The Gulf banking industry has come a long way since the heady days of the late 1970s and early 1980s. Then, petrodollars flooded out of the region into any investment that could absorb them. Banks from around the world hurried to Bahrain to try and mop up some of the capital flows for their own balance sheets, while a new generation of offshore Arab banks came into being.

Nearly two decades on, the banking scene in the Gulf’s main financial centre is a much quieter one. The collapse of oil prices in 1986 and the Third World debt crisis were followed by the Iraqi invasion of Kuwait in 1990. Some of the foreign banks pulled out of Bahrain, while many Arab institutions found themselves weighed down with bad loans. There has been a slow decline in the size of the offshore banking sector: in June of this year there were 48 offshore banking units (OBUs) compared to a peak of 75 in the mid-1970s. The OBUs’ total assets in June stood at $61,500 million, down from a high point of $72,600 million in 1989.

Although some banks have left, there is a hard core which has remained. ‘In the 1970s and 1980s, the vogue was to come to Bahrain and many came for the wrong reason: to take the liquidity and fly it back,’ says one Arab investment banker. ‘Banks that came after petrodollars found that the dollars disappeared and they had to go back. Banks that provide a range of services remain, and do well.’

A recent report by Moody’s Investors Service, the US credit ratings agency, argues that Bahrain’s future is as a regional rather than a global financial centre. The decline in capital outflows from the Gulf and the development of 24-hour trading in the last decade have reduced its appeal as an offshore centre for international banks. There is evidence for this in the news that two major foreign banks are to close their treasury operations in Manama. Another, the French-Saudi joint venture Gulf Riyad Bank, may close its doors by the end of this year.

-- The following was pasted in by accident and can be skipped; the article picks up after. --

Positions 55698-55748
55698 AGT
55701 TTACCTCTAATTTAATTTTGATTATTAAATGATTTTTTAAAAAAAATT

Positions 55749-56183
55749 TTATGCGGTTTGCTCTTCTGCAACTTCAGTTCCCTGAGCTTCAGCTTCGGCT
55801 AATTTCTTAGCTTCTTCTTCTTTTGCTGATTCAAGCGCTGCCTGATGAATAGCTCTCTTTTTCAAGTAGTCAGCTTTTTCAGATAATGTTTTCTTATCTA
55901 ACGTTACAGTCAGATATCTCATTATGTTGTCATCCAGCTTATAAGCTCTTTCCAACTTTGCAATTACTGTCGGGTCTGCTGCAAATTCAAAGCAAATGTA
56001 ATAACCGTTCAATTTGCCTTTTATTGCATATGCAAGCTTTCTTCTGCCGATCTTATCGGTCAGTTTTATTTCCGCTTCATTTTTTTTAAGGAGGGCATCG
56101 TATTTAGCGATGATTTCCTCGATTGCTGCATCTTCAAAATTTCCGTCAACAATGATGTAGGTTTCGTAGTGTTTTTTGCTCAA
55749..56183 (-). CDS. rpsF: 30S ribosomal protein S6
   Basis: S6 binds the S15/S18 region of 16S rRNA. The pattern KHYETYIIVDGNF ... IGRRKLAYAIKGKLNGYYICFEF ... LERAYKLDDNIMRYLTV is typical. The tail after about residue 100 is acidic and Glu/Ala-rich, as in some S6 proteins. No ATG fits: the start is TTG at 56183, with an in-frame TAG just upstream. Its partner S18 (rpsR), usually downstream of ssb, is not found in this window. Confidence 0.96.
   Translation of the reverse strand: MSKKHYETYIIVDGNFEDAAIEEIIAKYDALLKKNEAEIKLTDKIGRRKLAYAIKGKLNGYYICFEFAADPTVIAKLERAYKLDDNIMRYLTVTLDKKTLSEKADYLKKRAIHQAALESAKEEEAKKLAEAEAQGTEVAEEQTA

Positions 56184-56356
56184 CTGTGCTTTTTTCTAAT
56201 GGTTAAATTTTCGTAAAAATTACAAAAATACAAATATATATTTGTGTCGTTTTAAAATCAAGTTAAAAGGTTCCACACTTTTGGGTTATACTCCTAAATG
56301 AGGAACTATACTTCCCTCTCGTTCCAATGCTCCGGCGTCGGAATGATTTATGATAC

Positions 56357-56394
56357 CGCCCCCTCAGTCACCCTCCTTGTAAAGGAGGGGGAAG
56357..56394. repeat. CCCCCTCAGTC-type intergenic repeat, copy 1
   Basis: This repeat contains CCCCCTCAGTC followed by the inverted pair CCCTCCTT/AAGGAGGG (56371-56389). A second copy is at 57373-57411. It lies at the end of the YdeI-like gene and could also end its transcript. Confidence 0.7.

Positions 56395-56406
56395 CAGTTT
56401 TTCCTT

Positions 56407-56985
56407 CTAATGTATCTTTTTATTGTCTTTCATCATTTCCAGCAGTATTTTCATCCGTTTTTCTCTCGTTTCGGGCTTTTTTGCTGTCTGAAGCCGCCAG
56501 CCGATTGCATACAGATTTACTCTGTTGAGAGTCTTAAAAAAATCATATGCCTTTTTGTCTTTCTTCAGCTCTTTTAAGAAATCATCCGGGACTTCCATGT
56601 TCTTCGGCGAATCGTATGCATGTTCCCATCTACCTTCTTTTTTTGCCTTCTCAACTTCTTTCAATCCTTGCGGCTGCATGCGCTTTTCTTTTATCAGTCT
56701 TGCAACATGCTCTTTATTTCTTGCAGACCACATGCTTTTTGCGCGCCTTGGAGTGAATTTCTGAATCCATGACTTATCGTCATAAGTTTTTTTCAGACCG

In a generally downbeat assessment of Bahrain’s prospects, Moody’s also argues that other financial centres in the Middle East, notably Dubai, are increasingly posing a competitive threat, while local political problems have hurt the island’s image.

‘To many expatriate bankers, homely Bahrain does not compare to picturesque Dubai, which is threatening to challenge the supremacy of Bahrain as the financial centre of the Gulf. Recent political unrest has not helped Bahrain’s cause,’ writes Moody’s in its analysis. ‘Moody’s believes that… the outlook for the banking industry in Bahrain is less than promising.’

Yet, Bahrain still has a lot of appeal as a financial centre, although the focus of banking activity may be narrower than in the past. It is still the location of choice in the Gulf for investment banks and Islamic financial institutions. The country’s domestic banks are currently doing well, though their future is directly tied to local economic and political events in Bahrain in a way that the offshore banks’ is not (Bahrain, MEED Special Report, 22:11:96).

Rival contenders

Moody’s notes, and bankers concur, that Bahrain’s financial industry is well-regulated by the Bahrain Monetary Agency (BMA – central bank). It is also closer than Dubai to the region’s largest market, Saudi Arabia. Dubai’s excellent infrastructure and importance as a trading centre make it attractive to some commercial banks which want a representative office in the Gulf, but Bahrain’s greater experience of banking may give it the edge. Beirut is an outside contender, but its appeal as a financial centre remains to be proven.

Most bankers in Manama expect Bahrain to retain its leading position. ‘I don’t see a change,’ says Citibank’s Gulf and Levant chief Mohammed Shroogi, echoing a view expressed by several other executives. ‘There are 180 banks here. People talk about Dubai and Lebanon, but I don’t see it. The main thing a bank wants to see is a strong regulator, and Bahrain has that.’ Another banker points out that a de-facto division of labour seems to have evolved between the Gulf states: Bahrain is not a significant oil producer or a trading centre, so it hosts the banks instead.